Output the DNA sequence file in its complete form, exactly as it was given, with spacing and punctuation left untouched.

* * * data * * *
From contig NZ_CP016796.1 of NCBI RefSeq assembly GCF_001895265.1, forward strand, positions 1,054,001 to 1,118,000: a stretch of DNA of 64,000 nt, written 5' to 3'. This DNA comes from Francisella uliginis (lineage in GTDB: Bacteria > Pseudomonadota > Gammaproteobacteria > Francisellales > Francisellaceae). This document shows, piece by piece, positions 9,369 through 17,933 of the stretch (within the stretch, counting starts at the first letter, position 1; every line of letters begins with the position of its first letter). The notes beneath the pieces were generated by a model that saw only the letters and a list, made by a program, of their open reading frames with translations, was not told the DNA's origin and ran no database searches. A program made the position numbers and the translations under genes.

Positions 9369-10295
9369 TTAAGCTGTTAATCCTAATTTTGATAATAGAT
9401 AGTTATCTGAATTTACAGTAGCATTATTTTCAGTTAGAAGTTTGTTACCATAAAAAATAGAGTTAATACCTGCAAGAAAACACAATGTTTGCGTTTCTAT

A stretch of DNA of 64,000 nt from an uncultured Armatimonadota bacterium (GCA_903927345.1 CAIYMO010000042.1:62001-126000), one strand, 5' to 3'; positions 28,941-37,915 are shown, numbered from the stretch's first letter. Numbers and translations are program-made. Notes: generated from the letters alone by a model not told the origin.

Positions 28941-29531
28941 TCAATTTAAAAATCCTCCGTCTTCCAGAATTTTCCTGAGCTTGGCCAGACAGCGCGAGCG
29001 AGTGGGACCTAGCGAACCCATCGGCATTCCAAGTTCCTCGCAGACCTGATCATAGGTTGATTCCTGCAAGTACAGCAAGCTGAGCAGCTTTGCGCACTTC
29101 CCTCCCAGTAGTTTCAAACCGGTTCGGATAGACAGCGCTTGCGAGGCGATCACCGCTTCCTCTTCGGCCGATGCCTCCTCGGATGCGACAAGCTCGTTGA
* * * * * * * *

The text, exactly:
From contig NZ_CP016796.1 of NCBI RefSeq assembly GCF_001895265.1, forward strand, positions 1,054,001 to 1,118,000: a stretch of DNA of 64,000 nt, written 5' to 3'. This DNA comes from Francisella uliginis (lineage in GTDB: Bacteria > Pseudomonadota > Gammaproteobacteria > Francisellales > Francisellaceae). This document shows, piece by piece, positions 9,369 through 17,933 of the stretch (within the stretch, counting starts at the first letter, position 1; every line of letters begins with the position of its first letter). The notes beneath the pieces were generated by a model that saw only the letters and a list, made by a program, of their open reading frames with translations, was not told the DNA's origin and ran no database searches. A program made the position numbers and the translations under genes.

Positions 9369-10295
9369 TTAAGCTGTTAATCCTAATTTTGATAATAGAT
9401 AGTTATCTGAATTTACAGTAGCATTATTTTCAGTTAGAAGTTTGTTACCATAAAAAATAGAGTTAATACCTGCAAGAAAACACAATGTTTGCGTTTCTAT

A stretch of DNA of 64,000 nt from an uncultured Armatimonadota bacterium (GCA_903927345.1 CAIYMO010000042.1:62001-126000), one strand, 5' to 3'; positions 28,941-37,915 are shown, numbered from the stretch's first letter. Numbers and translations are program-made. Notes: generated from the letters alone by a model not told the origin.

Positions 28941-29531
28941 TCAATTTAAAAATCCTCCGTCTTCCAGAATTTTCCTGAGCTTGGCCAGACAGCGCGAGCG
29001 AGTGGGACCTAGCGAACCCATCGGCATTCCAAGTTCCTCGCAGACCTGATCATAGGTTGATTCCTGCAAGTACAGCAAGCTGAGCAGCTTTGCGCACTTC
29101 CCTCCCAGTAGTTTCAAACCGGTTCGGATAGACAGCGCTTGCGAGGCGATCACCGCTTCCTCTTCGGCCGATGCCTCCTCGGATGCGACAAGCTCGTTGA